Indian prime minister Narendra Modi © www,

East and Southern Africa’s sizeable Indian diaspora won’t necessarily cement the country’s ties with the continent, but careful diplomacy might

In July 2016 Indian Prime Minister Narendra Modi made his first official visit to Africa. The visit was seen as a follow up to, the 3rd India-Africa Forum Summit (IAFS), which took place in New Delhi nine months before, and which African and Indian media and commentators agreed had been successful. The IAFS had been identified as a significant platform for the Indian leader to strengthen India’s ties with the continent.
Modi’s itinerary focused on four countries in the Eastern and Southern African region, namely: Kenya, Mozambique, Tanzania and South Africa. Each of these regions is home to a significant Indian diasporic community, with South Africa accounting for the largest number of South Asians living in either.
Labelled as “Modi’s African Safari”, the visit was characterised as a defining moment in India’s Africa policy. It is seen as cementing India’s footprint in the East and Southern African regions and as signifying a new “Strategic Partnership in the 21st Century” between India and Africa. But more carefully considered, it shows a possible alignment of Modi’s foreign policy with India’s geo-economic interests.
Modi’s Africa tour has been greeted with predictable hype, as well as questions concerning its likely outcomes. The pertinent policy question is whether Modi’s charm offensive has successfully defined an Africa policy for New Delhi.
It would seem that India’s approach to its African relations is defined through the framework of identifying “anchor” states or “gateway” countries through which it might advance its regional economic and commercial interests. Modi’s visits to Mozambique, Kenya, South Africa and Tanzania can be seen in this light.
But, India also has a close historical affinity with South Africa. During Modi’s visit to South Africa, he paid respects to Mahatma Gandhi, whose career began in South Africa, and interacted with members of the Indian diaspora. India and South Africa also consider themselves to be natural allies. Each has fought for independence from minority domination, pursue non-alignment and advocated for a just, equitable, and inclusive global system that reflects current structures of political and economic power.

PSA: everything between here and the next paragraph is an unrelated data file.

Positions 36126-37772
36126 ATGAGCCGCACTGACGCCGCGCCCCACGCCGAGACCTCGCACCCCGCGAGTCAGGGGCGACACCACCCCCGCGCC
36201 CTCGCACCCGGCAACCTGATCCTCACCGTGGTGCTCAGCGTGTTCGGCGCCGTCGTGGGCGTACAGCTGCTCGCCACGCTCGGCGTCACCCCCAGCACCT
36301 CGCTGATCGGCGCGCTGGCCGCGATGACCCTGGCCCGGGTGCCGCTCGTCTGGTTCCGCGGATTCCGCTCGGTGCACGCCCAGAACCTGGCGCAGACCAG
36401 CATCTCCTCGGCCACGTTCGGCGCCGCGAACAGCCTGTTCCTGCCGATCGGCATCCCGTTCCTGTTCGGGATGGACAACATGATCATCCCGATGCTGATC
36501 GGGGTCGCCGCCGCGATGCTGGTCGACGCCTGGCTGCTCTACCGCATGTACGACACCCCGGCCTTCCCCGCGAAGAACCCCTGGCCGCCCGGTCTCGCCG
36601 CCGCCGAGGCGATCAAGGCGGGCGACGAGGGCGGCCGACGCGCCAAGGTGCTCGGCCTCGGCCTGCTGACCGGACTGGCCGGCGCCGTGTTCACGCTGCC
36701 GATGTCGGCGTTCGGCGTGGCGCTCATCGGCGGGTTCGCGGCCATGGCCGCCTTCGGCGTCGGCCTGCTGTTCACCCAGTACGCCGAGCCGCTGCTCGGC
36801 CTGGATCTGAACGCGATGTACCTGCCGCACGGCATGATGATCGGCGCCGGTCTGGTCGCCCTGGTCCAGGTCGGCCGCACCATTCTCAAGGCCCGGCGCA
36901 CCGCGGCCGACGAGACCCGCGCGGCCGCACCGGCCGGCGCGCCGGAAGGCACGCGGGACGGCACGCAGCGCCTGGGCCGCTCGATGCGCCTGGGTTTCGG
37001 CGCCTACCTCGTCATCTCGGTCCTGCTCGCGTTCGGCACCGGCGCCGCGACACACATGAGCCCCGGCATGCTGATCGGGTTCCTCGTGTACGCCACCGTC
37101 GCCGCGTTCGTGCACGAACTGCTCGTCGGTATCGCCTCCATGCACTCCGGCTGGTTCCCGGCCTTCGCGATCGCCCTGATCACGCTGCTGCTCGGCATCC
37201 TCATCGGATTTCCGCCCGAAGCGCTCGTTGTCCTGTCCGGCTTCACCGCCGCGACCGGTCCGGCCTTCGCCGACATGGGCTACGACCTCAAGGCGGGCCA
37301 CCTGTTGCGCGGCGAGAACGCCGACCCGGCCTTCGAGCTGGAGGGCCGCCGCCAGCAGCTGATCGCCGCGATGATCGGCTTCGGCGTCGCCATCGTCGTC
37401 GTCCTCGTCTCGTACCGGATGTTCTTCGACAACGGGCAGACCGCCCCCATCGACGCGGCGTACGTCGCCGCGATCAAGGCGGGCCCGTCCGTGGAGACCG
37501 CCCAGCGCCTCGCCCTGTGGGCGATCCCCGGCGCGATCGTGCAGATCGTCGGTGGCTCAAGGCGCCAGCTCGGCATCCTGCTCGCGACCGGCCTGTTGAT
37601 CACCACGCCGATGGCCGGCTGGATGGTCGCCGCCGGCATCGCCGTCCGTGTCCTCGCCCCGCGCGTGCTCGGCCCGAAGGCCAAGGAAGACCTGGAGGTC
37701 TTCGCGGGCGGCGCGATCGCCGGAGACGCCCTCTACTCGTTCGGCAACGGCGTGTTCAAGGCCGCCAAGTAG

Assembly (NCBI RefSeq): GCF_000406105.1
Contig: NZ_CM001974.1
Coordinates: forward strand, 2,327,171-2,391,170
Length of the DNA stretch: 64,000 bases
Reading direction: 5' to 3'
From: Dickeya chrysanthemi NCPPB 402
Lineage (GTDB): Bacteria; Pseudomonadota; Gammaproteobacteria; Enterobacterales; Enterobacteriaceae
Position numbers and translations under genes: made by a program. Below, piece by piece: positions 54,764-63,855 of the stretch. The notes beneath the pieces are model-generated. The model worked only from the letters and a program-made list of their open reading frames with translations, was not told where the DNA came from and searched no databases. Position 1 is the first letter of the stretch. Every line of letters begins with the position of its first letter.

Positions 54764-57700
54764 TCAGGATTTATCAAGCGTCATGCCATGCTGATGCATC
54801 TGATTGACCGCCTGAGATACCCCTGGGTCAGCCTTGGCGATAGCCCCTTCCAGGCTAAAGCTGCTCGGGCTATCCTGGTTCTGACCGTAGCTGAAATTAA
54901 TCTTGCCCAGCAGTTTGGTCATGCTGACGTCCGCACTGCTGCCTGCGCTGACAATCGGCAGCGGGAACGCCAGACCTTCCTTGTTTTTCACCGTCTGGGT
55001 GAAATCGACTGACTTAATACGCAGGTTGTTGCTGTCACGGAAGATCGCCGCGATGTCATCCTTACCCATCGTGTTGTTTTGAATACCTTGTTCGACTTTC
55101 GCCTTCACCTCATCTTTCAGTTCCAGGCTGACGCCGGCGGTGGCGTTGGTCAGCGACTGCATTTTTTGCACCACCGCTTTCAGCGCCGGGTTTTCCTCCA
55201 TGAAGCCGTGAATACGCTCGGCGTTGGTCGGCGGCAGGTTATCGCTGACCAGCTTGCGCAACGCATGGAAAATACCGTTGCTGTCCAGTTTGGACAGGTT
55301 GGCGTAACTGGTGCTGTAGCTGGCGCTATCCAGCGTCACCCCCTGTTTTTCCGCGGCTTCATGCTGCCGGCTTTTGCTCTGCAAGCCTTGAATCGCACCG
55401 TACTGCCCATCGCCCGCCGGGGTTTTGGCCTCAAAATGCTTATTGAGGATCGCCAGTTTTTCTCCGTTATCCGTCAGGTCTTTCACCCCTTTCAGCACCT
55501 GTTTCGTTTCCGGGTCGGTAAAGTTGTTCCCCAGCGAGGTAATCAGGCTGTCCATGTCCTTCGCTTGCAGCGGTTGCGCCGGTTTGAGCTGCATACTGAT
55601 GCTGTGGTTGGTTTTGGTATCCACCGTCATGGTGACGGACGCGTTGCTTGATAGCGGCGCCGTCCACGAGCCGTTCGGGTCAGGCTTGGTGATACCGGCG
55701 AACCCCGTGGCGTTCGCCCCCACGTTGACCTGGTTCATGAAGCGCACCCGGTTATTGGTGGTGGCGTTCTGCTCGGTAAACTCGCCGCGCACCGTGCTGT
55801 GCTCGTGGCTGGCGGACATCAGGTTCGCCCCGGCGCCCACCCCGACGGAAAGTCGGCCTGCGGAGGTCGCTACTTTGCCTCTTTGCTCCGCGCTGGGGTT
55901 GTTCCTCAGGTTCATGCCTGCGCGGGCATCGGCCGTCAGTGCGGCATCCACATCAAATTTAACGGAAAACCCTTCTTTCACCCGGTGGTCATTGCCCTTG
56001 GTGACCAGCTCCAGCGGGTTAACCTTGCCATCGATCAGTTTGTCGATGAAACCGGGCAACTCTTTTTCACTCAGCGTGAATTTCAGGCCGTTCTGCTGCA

Moreover, both countries are seen to be like-minded partners in BRICS and IBSA—though there have been tensions of late, relating to South Africa’s ambivalence in supporting India’s entry to the Nuclear Supplier Group, which seeks to limit the proliferation of weapon-related nuclear technology.
But did Modi’s visit result in a more entrenched Africa focus in India’s foreign policy agenda? Chris Alden, professor of international relations based at the London School of Economics, argues that “the political imprint is what has been missing or at least neglected in the engagement so far … the driving force of Indian business in defining the relationship has meant that political considerations have been less prominent, as witnessed by the various conclaves held on India-Africa relations.”
Modi has consciously intertwined India’s commercial interests through the “Make In India” framework—a Modi government flagship programme aimed at transforming India into a global design and manufacturing hub—and diplomacy in the sub-continent, the Asian region and beyond, Alden argues, adding that the Indian diaspora has also been important in extending the country’s influence in Africa. But Africa’s real positioning in Modi’s geo-economic charm offensive remains a static arena when it comes to New Delhi’s global hierarchy of interests.
No formal policy paper defines India’s political and economic orientation in Africa. What is clear is that Modi’s geo-economic orientation as regards India’s foreign policy provides some impetus for embedding a more expansive economic diplomacy in New Delhi’s foreign policy engagements. Africa is no exception to this approach.